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Morse Fall Scale Use in Prevention of Falls on an Acute Medical Surgical Unit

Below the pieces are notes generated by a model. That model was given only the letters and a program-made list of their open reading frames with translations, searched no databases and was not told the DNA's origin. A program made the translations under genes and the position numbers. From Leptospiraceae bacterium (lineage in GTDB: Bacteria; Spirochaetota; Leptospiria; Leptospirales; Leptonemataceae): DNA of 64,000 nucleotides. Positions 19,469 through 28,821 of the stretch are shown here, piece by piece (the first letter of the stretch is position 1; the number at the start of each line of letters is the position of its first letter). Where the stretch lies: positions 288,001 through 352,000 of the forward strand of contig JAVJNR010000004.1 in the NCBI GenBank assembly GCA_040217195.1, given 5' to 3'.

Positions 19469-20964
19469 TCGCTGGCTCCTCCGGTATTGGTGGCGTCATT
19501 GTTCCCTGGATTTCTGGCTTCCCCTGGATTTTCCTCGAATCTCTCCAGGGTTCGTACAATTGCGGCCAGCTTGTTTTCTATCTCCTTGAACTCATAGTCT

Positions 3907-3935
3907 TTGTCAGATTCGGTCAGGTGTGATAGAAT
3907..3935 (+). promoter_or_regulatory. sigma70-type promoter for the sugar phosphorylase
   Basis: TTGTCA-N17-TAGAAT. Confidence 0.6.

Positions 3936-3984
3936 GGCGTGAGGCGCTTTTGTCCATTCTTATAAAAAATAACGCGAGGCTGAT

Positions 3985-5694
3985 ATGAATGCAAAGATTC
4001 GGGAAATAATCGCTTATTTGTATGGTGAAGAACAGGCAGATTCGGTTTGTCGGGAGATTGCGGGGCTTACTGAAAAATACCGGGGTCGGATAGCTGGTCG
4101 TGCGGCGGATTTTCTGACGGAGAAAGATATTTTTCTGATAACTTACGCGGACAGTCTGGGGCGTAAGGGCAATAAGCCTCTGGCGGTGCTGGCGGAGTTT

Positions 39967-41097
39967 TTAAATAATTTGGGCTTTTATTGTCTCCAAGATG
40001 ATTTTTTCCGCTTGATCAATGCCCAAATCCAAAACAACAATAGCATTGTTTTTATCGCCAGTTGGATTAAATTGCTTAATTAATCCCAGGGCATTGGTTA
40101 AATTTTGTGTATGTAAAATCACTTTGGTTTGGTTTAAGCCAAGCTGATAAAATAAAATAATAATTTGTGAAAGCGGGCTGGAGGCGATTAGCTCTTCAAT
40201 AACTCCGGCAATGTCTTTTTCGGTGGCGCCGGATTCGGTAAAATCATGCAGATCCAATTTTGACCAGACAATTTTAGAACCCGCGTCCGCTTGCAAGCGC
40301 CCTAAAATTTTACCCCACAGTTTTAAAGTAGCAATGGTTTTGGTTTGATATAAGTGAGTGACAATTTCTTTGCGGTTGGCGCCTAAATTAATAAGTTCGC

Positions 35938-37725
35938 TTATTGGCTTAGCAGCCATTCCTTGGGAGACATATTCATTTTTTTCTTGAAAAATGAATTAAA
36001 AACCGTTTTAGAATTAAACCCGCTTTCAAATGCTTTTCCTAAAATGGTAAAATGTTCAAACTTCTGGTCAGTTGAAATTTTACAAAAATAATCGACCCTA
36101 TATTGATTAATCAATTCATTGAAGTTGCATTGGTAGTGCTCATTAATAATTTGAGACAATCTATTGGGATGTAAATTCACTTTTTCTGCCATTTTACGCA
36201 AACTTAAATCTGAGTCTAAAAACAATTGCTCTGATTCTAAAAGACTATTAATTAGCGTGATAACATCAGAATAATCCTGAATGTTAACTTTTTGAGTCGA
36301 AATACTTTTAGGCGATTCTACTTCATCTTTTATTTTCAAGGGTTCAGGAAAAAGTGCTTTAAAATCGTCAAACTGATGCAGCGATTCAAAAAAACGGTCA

Patient falls during hospitalization are unfortunately a common occurrence. One intervention many facilities use to help prevent these falls is implementation of a fall risk assessment tool. A common instrument used is the Morse Fall Scale (MFS)—a six variable scale that includes history of falling, secondary diagnoses, use of ambulatory aids, intravenous therapy/heparin lock, gait, and mental status. In this scholarly project, current research was gathered and analyzed to determine whether the Morse Fall Scale is an accurate way of identifying patients at high risk for falls and if it is an appropriate intervention. Six peer-reviewed, scholarly articles about this topic were analyzed. The literature included primarily quantitative research and a literature review with the intended audience of medical professionals to compare multiple fall risk assessment tools and determine the best use of the Morse Fall Scale. The articles showed that the MFS is an easy to use, time efficient scale when its cut-off point is determined for a specific setting. To properly utilize this scale, it should be supplemented by nursing clinical judgement and other interventions and not relied on independently. Based on the data synthesized from the literature, this project describes a evidence based practice change using the Plan Do Study Act (PDSA) model. This model can be used as a method of implementing evidence-based research into the clinical setting that could reduce the incidence of falls and increase the specificity and sensitivity of the Morse Fall Scale.

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